by Edward CarpenterEdward Carpenter was an English socialist poet, socialist philosopher, anthologist, and early gay activist.
A leading figure in late 19th- and early 20th-century Britain, he was instrumental in the foundation of the Fabian Society and the Labour Party. A poet and writer, he was a close friend of Walt Whitman and Rabindranath Tagore, corresponding with many famous figures such as Annie Besant, Isadora Duncan, Havelock Ellis, Roger Fry, Mahatma Gandhi, James Keir Hardie, J. K. Kinney, Jack London, George Merrill, E D Morel, William Morris, E R Pease, John Ruskin, and Olive Schreiner.
As a philosopher he is particularly known for his publication of Civilisation, Its Cause and Cure in which he proposes that civilisation is a form of disease that human societies pass through. Civilisations, he says, rarely last more than a thousand years before collapsing, and no society has ever passed through civilisation successfully. His 'cure' is a closer association with the land and greater development of our inner nature. Although derived from his experience of Hindu mysticism, and referred to as 'mystical socialism', his thoughts parallel those of several writers in the field of psychology and sociology at the start of the twentieth century, such as Boris Sidis, Sigmund Freud and Wilfred Trotter who all recognised that society puts ever increasing pressure on the individual that can result in mental and physical illnesses such as neurosis and the particular nervousness which was then described as neurasthenia.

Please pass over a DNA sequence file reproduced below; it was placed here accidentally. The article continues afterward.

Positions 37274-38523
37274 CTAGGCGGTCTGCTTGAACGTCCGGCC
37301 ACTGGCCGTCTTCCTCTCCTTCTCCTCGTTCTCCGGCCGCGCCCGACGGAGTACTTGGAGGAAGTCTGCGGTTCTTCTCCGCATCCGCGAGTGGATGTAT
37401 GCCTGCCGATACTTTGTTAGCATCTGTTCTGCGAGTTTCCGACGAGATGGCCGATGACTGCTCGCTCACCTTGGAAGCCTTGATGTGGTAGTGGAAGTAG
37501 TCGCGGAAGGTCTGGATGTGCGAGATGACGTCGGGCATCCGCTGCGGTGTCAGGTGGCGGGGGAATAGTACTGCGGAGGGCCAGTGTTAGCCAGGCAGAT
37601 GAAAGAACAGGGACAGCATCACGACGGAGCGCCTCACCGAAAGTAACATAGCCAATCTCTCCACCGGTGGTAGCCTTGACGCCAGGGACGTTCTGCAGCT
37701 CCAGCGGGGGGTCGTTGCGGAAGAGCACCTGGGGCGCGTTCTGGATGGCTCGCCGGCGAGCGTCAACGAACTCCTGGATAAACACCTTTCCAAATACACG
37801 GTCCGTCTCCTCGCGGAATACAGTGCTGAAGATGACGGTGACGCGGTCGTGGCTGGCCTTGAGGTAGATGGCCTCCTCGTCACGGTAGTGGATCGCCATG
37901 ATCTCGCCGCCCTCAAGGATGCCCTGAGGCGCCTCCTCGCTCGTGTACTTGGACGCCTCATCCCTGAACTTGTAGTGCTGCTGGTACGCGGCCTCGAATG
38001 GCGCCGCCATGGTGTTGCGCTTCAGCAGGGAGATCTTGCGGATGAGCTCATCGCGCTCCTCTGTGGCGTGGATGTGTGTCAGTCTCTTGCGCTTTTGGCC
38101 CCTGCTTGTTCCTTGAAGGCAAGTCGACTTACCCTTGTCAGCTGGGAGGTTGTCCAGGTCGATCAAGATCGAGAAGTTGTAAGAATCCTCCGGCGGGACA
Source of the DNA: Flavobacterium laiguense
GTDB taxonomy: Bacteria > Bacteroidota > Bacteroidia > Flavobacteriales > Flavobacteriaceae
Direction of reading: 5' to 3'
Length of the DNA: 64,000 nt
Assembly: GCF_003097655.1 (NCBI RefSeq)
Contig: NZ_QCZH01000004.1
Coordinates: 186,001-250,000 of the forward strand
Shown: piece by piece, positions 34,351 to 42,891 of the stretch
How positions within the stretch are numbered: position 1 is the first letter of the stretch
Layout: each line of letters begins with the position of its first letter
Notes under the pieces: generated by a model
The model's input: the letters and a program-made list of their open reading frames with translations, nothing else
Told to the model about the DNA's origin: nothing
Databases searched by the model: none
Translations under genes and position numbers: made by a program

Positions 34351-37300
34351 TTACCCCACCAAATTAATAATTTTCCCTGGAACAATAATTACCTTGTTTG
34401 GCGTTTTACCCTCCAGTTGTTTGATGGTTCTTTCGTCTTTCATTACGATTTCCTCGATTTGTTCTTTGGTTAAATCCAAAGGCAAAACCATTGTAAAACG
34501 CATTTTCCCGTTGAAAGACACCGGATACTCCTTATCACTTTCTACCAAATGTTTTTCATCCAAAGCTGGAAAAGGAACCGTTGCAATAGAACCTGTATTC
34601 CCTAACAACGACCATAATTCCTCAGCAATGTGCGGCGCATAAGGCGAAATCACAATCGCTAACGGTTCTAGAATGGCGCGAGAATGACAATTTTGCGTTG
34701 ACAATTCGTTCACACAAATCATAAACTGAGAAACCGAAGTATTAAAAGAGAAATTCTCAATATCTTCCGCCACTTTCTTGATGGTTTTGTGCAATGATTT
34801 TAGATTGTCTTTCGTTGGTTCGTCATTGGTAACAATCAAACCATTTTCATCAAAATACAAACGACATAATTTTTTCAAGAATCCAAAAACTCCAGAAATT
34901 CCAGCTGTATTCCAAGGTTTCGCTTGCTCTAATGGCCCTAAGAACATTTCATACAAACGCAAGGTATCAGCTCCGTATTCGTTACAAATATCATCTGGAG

A strong advocate of sexual freedom, living in a gay community near Sheffield, he had a profound influence on both D. H. Lawrence and E. M. Forster.
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